We have not seen a cloud for the last week and the temperatures have been in the mid thirties (celsius), a tad warm but that was what we looking forward too.
Our flight from Edinburgh to Heathrow was just like the reality show “come fly with me” which featured life for Easyjet ground and flight staff. We were not flying Easyjet but got to evidence the sort of moronic behaviour that enabled a TV show to be made. We have marked that as (hopefully) our only “flight from hell”. Luckily it only lasted one hour.
In contrast, our flight to Greece was very pleasant. A little late getting away but once across the English channel the clouds disappeared and we had a fabulous views of; the Alps, Adriatic Coast, Macedonia and finally Greece.
The ATM machines are largely deserted and things seem pretty normal but there are certainly not the crowds I would have expected for this time of the year. You hear the odd vehicle mounted megaphone blaring away which I expect is extolling the virtues of one or other of the political parties related to their upcoming election on 20 September. We will get to see that in action.
After nearly a week here, it appears that the country has not changed that much (since I was last here), it still has that unkept feel about it. As you wander around, the finishing touches and maintenance you see further west are often missing and there is now a (very) liberal adornment of graffitti, especially in Athens. But for all that it is so different to the rest of our travels to date and that is all part of what is already making it a great destination for us.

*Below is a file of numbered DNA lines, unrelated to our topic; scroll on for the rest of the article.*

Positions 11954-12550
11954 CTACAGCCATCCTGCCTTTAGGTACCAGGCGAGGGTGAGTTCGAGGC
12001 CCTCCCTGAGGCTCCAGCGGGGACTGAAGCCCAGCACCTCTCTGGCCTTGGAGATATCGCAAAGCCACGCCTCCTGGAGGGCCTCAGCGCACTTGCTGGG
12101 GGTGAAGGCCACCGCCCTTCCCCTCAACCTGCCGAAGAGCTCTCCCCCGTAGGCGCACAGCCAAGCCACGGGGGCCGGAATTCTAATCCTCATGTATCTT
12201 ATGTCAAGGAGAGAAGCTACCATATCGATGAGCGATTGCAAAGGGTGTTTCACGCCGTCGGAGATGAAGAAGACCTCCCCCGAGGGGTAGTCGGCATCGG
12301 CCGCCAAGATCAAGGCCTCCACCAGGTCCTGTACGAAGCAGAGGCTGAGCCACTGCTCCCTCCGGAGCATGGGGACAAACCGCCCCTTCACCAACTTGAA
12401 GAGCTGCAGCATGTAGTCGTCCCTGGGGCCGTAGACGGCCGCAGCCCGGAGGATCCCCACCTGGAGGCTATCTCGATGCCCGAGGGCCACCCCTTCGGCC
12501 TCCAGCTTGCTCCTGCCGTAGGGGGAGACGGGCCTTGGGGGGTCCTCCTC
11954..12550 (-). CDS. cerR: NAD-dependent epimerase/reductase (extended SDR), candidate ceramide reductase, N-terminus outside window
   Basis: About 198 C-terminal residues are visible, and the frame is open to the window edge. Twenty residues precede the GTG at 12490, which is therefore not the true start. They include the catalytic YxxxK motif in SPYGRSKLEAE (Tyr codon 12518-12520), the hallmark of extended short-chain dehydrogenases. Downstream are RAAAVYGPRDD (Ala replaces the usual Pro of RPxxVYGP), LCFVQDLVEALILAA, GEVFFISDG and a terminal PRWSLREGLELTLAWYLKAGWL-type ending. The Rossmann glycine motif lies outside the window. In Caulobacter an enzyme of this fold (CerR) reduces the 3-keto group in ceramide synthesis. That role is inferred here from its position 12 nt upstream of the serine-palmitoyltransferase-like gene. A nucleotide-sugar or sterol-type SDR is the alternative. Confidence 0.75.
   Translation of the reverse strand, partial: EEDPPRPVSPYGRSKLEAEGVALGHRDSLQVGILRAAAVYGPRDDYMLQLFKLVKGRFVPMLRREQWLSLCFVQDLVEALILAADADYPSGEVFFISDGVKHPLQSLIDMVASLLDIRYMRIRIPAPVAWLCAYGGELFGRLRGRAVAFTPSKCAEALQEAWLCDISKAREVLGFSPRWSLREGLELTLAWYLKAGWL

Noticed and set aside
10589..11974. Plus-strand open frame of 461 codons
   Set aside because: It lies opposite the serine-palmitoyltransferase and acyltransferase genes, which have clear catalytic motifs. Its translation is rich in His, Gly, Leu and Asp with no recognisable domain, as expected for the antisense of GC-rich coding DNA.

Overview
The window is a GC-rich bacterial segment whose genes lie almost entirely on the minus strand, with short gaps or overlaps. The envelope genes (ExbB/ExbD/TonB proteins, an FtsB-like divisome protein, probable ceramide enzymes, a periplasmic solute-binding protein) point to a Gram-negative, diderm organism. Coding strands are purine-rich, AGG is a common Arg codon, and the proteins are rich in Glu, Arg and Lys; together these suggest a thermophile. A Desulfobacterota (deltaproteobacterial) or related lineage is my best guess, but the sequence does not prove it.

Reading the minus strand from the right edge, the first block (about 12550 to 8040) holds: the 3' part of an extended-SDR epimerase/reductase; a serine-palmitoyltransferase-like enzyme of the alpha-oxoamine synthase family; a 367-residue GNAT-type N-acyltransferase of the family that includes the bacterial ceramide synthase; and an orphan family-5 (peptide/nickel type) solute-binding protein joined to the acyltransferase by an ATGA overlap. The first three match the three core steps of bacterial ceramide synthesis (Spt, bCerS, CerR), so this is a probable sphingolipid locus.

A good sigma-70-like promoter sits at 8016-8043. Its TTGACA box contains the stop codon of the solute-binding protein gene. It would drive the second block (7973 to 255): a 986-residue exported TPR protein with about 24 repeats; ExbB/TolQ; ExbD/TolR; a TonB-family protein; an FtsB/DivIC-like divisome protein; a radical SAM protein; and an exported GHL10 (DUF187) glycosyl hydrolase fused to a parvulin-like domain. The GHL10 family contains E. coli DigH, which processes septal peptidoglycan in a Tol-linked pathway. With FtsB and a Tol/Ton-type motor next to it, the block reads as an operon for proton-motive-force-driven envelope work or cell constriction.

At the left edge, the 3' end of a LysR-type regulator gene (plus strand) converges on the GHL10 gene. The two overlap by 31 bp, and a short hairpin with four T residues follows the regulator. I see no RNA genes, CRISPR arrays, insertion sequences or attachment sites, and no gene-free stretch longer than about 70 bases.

In our wanders around Athens we found ourselves gravitating to the areas where the locals (especially the older generation – like us) seemed to spend very extended periods consuming coffee and engaging in animated debate. People watching is so fascinating, we came to the conclusion that despite being in a large city, in these neighbourhood areas everyone seemed to know everyone else. It was the World where Facebook probably plays a far lesser role. Life seems to amble rather the rush along. Unfortunately, the price Greece will pay for being part of the Euro and having these financial bailouts is that they will probably have to forego some of that lifestyle and learn to “enjoy” the faster paced life of the rest of us (lucky them). I suspect that is probably going to be a painful adjustment for in the hot summer heat a fast pace is the last thing on your agenda.
Greece’s other problem, the refugee crisis, seems to be getting shunted up the road / rail line. There was no evidence of it in central Athens but when we went out to Pireaus to catch the boat to Crete we got our first taste of what will no doubt be more and worse as we hit Kos and Turkey. As we walked to the ferry we passed a procession of the latest arrivals from the Islands off the Turkish coast. They had no possessions with them but were all extremely happy, no doubt to have finally hit mainland Europe. While escape was complete there appears to still be many further obstacles they will face. It seems that Greece processes them which means whether or not you get refugee. Beyond that, it appears to be a free-for-all with no structure or plan to get them from the dock at Pireaus (or the border in Turkey) to their final destination and that is where the opportunity arises for the traffickers. I suspect we will see a lot worse before we reach Istanbul.